Guest Post: On a Platter #MormonMeToo, Part II
by Rena Lesue
Two-and-a-half years after I’d been taken advantage of, my family moved to Mississippi. My sister, Mary, and I made many Mormon friends and became infamous for our girls-only sleepovers. The summer after we moved there, we hosted one with a dozen teenage girls. We spread out our blankets on the living room floor to watch Better Off Dead. We painted our nails blues and greens, and had whole conversations in movie quotes.
Inevitably, boys came up. Who are you crushing on? Oh, he has Kurt Cobain hair! Does he grab your butt when you kiss? One of the girls, Mika, found my yearbook from Missouri and held it up with both hands. “Rena, ‘do you realize the street value of this mountain?’”
We gathered together, our legs pretzeled, and rated the guys on looks, smell, personality—all the details I happily filled in. When Mom skedaddled to the store for more Doritos, a girl with big Bambi eyes said, “Can I axe y’all a question?” Bambi traced phantom lines between moles on her thigh. Her other hand shook and she fisted it. Her demeanor dropped a thickening agent into the air that rippled over each girl. Smiles vanished, good humor stowed. My hands froze over the dread I braided in Mika’s hair.
“Y’all ever been moe-lested? Or raped?”
I felt myself tuck small, my heart cowered into a tomb of denial. Throats around the room, Amanda’s tallow neck, Hannah’s caramel one, ribbed like a tin can, undulated, swallowing something deep inside.
“Mm-hm,” said an older girl. “My stepdad.”
I tugged at my shorts to cover Australia.
“Me too. An uncle,” said another. She gave PG-13 details.
My neck turtled. Should we be talking about this? Bambi shared her tale. She’d always been a sweet girl and naïve about topics that should remain private. And now she was a brave voice in the pool of girls who bonded over common traumas. The girls shared several moments of sympathy, empathy, and discomfited hugs, and I sat a little ways off trembling, stamping down the zombie memory of that monster hand, the rot, my sin. I kept it buried, writhing beneath the weight of my repentance, my absolution. I was free. He said I was free.
Bambi’s gaze circled to me. She’d made the rounds, marauded the girls’ minds and spilled rotten memories as if paraphernalia from bad relationships, ready to ignite on a pyre. I crossed my legs at my ankles and shook my head. Nothing to see here. She moved on to Mary, whose pitiful expression, even framed in ridiculous-looking tin foil-tipped dreadlocks, said everything. I could never tell her.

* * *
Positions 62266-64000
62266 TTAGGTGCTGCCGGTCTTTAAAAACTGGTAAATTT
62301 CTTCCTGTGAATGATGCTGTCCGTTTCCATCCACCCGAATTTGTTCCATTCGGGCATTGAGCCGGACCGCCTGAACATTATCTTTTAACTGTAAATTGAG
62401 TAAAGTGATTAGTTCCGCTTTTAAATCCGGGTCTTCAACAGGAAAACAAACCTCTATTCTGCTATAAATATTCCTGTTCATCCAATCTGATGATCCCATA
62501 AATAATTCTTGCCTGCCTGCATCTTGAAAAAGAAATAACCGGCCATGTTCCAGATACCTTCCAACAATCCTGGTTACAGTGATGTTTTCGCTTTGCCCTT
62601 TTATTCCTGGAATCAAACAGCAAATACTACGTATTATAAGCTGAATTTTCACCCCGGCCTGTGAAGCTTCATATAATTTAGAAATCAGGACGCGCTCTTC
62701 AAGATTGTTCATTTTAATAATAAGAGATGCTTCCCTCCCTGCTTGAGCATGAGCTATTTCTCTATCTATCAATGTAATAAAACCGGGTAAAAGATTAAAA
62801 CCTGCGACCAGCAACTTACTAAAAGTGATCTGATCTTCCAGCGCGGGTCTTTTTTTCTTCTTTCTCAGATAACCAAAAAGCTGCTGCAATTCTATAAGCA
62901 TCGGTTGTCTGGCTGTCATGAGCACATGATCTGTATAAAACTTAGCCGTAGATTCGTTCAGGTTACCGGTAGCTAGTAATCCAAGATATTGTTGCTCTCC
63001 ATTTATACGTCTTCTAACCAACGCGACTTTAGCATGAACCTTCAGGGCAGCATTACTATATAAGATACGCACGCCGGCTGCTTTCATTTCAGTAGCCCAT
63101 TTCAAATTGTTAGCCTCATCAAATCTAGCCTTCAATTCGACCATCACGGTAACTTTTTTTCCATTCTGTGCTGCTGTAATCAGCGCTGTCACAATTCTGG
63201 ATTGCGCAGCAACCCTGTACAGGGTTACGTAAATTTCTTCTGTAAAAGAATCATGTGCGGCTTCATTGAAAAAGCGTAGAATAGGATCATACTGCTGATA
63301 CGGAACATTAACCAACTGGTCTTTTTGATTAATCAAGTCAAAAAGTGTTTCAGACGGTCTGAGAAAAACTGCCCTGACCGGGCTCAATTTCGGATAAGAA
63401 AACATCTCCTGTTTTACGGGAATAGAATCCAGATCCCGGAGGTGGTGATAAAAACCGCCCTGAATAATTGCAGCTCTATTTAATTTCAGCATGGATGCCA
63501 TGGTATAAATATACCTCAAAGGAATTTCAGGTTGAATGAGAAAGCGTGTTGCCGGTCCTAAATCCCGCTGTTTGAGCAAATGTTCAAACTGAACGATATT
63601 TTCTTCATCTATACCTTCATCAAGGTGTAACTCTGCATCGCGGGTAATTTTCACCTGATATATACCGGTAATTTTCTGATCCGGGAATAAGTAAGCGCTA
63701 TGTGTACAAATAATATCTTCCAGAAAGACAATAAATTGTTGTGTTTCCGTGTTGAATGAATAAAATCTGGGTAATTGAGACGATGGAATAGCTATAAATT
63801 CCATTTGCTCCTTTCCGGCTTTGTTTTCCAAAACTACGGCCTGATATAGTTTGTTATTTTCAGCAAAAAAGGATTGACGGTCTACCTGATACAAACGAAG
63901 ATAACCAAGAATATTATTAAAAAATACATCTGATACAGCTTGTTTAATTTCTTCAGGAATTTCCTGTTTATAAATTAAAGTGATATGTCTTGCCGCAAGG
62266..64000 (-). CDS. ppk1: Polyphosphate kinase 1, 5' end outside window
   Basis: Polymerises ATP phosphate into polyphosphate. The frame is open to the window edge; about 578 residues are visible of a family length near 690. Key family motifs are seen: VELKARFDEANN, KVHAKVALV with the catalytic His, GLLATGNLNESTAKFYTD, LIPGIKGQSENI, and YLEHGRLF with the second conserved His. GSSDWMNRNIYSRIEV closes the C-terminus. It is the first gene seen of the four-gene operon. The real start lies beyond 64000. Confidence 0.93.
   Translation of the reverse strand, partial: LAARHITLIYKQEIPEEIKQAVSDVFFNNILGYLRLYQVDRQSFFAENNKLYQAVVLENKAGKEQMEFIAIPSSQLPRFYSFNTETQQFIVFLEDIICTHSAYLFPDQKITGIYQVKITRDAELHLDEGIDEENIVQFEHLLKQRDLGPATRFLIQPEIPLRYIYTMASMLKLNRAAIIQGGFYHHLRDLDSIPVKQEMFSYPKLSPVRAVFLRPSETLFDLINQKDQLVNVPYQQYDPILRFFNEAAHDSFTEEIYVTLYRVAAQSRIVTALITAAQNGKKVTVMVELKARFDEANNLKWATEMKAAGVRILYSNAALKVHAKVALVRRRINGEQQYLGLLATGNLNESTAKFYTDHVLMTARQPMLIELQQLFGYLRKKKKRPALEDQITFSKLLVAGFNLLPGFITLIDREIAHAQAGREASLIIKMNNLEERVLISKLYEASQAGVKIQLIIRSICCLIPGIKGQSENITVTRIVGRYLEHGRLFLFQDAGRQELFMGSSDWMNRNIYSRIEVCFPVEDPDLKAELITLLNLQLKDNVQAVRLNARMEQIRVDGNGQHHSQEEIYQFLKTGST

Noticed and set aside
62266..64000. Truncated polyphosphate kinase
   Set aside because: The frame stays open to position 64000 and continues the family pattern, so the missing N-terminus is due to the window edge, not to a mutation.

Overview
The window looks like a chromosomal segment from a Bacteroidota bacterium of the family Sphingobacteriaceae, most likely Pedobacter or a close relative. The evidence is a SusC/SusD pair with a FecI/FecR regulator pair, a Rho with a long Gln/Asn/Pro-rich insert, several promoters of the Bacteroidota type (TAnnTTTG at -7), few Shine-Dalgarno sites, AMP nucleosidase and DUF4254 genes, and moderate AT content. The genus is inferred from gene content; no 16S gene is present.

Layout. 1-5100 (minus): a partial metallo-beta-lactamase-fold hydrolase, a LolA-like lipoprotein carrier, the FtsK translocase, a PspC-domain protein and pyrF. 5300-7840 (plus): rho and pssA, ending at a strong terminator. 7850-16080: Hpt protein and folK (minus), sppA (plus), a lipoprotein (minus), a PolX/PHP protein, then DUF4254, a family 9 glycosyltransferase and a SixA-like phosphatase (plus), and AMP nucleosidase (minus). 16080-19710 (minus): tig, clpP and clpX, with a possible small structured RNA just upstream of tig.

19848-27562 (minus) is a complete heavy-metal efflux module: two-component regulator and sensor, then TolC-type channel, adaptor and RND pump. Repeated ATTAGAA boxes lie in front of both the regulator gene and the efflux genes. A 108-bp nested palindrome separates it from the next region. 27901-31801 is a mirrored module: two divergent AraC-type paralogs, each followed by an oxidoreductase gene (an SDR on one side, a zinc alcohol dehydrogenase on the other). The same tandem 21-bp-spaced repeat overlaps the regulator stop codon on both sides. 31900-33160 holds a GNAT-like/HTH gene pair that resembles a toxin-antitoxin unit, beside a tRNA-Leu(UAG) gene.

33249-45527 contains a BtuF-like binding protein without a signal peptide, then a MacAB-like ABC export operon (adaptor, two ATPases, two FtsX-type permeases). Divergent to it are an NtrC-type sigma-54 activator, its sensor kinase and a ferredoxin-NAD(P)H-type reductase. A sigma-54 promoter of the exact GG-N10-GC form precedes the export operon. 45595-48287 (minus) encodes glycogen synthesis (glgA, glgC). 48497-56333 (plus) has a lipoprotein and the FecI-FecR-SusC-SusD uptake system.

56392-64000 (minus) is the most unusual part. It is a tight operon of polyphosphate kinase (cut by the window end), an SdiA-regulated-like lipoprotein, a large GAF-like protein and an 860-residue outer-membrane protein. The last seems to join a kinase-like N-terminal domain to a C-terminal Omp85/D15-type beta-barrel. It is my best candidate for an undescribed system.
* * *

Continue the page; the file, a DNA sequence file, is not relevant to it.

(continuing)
Under my lashes, I stole glances at the other girls, other victims. To them, I prayed to God to comfort them. How awful, I thought. How awful that must have been.
Ten years after I was victimized, I carried the weight of my firstborn, a daughter. I lived in Utah, finishing my degree in English Education at UVU. I wrote my first novel about a Mormon woman who was raped and impregnated, but who chose to keep the baby. She navigated rebuke from church members who encouraged her to get an abortion—as this was one of two circumstances in which a forced miscarriage was condoned. It was my research for this novel and a literature class at UVU that put me in contact with other rape accounts. I read The Liars’ Club by Mary Karr and recall the pages where she, at a very young age, had been lured by a neighbor boy to a garage and raped. The parities in conditions, his audacity, her confusion and fury, I knew it all. I had felt it on the floor of that farmhouse in Missouri. I threw it across the room. An inexplicable sense of loneliness followed. So I retrieved the book and clutched it to my chest like a dear friend. Or the twelve-year-old me. It’s not your fault, I wanted to tell her. You’re going to be fine. But whispers to a past-self snag, like everything else, on Time’s forward momentum.
Over the years, Rick, my husband, urged me to tell my parents, but it wasn’t really polite conversation. Molestations don’t usually come up at family functions. Nevertheless, it eventually did.
We’d gone to Mom’s house during the day. She and my dad had retired to Springville, Utah, a quiet artsy community with an old-fashioned soda fountain on Main Street. Mom and Dad lived in a two-storied Nantucket blue home wrapped at the base in brick. I sat at the table with them, chit-chatting about the old times in the Ozarks when a mass slumped in my gut. It was time. I told them.